I will continue to build this fantasy world I’ve created as the trilogy progresses. Other, completely different worlds will no doubt follow with future projects. As in all aspects of writing, worldbuilding is undertaken with trial, error, patience, passion, and dedication. It is all part of a writer’s evolution.

What’s in a Name?

So asks the heroine of Romeo and Juliet. Her new boyfriend’s name is hated by her family, whose own name is hated by his in turn. Names are an integral part of our identity, which Juliet acknowledges. Their families’ names define the feud, while their individual names have become symbolic of tragic forbidden love. As a writer, I have come to believe choosing the right name for a fictional character, or even a place, thing or title, makes a big difference.

Initially I paid little attention to those I chose and/or created for my novel. One beta reader who read early drafts said there was a “Gaelicness” to my story, which was what I wanted. Soon after I looked at the names more closely, and decided they didn’t reflect that feeling. With my characters, several felt too modern; a greater number didn’t feel like the kind I’d expect to find in a story set within an imaginary “Gaelic” world.

A few old ones have survived (and were moved around) as I felt they could still reflect that feeling. Nevertheless, most were changed. For my characters, the new names chosen were predominantly of Irish and Welsh origin, with a few Scottish and Celtic ones intermixed as well. At the same time I wanted to make sure most would be easy to pronounce. Several of the ones I looked at I knew might be hard to say. So for some I went with the Anglicized spelling. And every once in a while there is a “modern” name which originates from ancient history or myth. Places and things were given names created using actual Gaelic words with specific meanings. Like the book title, I won’t reveal any just yet. I have learned when you change them on beta readers, it causes confusion. Once they grow accustomed to a name, it sticks. And they could still change.

Genre I feel is a key factor to consider. Some I feel are stricter than others. Fantasy can be, often depending on the setting. Science-fiction in contrast, especially if futuristic, is very liberating. Historical fiction is perhaps the most strict. I recommend making sure most names are at least semi-common, if not known, in the chosen time period. For instance, I would be cautious giving a character in an 18th century setting a first name that didn’t come into use until the 19th century. Some stories, like mine, have names meant to reflect a theme or another aspect about them. Comedy and satire are others, where you will sometimes find “silly” names. William Goldman used that word to describe some he chose for characters in The Princess Bride.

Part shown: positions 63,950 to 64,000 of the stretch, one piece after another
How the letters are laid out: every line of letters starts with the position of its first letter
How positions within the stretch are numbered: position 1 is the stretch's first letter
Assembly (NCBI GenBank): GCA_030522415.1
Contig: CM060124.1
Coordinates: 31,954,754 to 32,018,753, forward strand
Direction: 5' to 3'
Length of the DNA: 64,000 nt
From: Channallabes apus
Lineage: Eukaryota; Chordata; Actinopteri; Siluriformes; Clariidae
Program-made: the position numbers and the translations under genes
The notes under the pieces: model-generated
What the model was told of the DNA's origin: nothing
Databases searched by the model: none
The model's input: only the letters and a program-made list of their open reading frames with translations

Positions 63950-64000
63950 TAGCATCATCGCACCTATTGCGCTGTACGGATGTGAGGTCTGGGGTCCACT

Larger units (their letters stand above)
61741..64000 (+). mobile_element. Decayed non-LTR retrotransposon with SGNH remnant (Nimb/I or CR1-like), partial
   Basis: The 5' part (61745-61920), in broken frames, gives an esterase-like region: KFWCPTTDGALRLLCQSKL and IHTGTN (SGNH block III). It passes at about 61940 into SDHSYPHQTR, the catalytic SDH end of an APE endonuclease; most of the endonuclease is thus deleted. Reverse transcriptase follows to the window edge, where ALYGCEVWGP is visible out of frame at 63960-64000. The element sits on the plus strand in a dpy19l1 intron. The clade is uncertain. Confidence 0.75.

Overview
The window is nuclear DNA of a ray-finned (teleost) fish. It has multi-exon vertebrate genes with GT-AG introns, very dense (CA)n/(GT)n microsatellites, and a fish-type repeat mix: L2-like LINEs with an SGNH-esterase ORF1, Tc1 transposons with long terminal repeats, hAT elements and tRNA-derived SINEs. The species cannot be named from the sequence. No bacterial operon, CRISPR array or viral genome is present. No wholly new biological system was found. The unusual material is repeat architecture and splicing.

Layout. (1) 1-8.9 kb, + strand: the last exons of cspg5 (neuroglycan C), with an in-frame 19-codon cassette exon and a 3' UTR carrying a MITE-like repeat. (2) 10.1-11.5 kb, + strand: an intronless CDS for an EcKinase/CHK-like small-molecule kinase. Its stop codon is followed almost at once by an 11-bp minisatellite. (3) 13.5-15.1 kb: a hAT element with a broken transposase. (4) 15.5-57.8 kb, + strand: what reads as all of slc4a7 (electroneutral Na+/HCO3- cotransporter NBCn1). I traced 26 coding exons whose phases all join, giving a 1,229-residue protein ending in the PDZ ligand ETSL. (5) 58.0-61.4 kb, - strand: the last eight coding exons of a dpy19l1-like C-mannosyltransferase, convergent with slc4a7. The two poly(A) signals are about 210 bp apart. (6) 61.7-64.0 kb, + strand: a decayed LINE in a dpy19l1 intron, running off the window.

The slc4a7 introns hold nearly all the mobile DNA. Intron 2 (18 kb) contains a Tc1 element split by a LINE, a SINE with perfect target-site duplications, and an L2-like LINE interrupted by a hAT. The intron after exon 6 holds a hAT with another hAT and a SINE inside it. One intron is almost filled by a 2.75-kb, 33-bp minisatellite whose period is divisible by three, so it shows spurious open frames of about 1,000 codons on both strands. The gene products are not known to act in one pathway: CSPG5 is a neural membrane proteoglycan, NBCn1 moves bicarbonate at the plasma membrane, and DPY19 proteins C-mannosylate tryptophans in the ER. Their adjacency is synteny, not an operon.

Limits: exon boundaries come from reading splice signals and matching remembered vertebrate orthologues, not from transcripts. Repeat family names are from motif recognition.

Don’t get me wrong. I’m not against using uncommon names, nor creating either new names or new variants of existing ones. I created such a variant for one of my novel’s characters. A few more may certainly follow in the sequels. Sir Walter Scott and Oscar Wilde respectively gave us Cedric (derived from the Anglo-Saxon name Cerdic) and Dorian (possibly taken from an ancient Greek tribe, the Dorians) in Ivanhoe and The Picture of Dorian Gray. All I will say is, depending on the story you’re writing, be careful not to overuse them.

Even my novel’s main mythical species has variant spellings: griffin, griffon, and gryphon. The first, undoubtedly the most common, is also a surname (perhaps the most famous literary example being the title character of H. G. Wells’s The Invisible Man) and occasional given name. The second is also used for certain dog breeds. I was introduced to the third in Alice’s Adventures in Wonderland. I chose that spelling because it not only seemed the most fantasy-like to me, but some feel it is the one to use when portraying this creature as noble and intelligent, much like the one in Lewis Carroll’s novel.

Often names come down to the characters themselves. Any combination of a number of factors can have an influence (or be influenced), such as ethnic background, religion, social status, family traditions, nicknames, or a change of name (if so, why?). Perhaps there’s something about their personality or appearance you want to reflect, or the opposite. Many comic book superheroes’ alter egos have names that sound common, meant to not draw attention. But some are unique too. Some could be inside references. The classic film Halloween contains several, to both people and places.

In his book Your Screenplay Sucks!: 100 Ways to Make It Great, William M. Akers offers some helpful tips which I find very helpful and can be applied to all forms of fiction writing. He recommends varying up the beginning letter, ending rhyme, and letter length to lessen the likelihood of confusion.

It all seems a lot, and certainly can run the risk of being overthought. All those factors previously mentioned do not have to have influence, nor need to. Not every fictional character, place, or thing even needs to be named. In the end, we all have different tastes. We writers must choose names because we want them. But remember, these fictional creations are our children; the children of our mind. Those of mine whom I name, I want names which suit them.

Here are links to some websites I refer to when searching for character names (some of them are interlinked):

First names
  1. Behind the Name
  2. Think Baby Names
Last names
  1. Behind the Name: Surnames
  2. House of Names
  3. Scottish Penpals
  4. Surname Genealogy Search
  5. Surname Origin & Last Name Meanings at Ancestor Search
  6. Last Name Meanings & Origins at Ancestry.com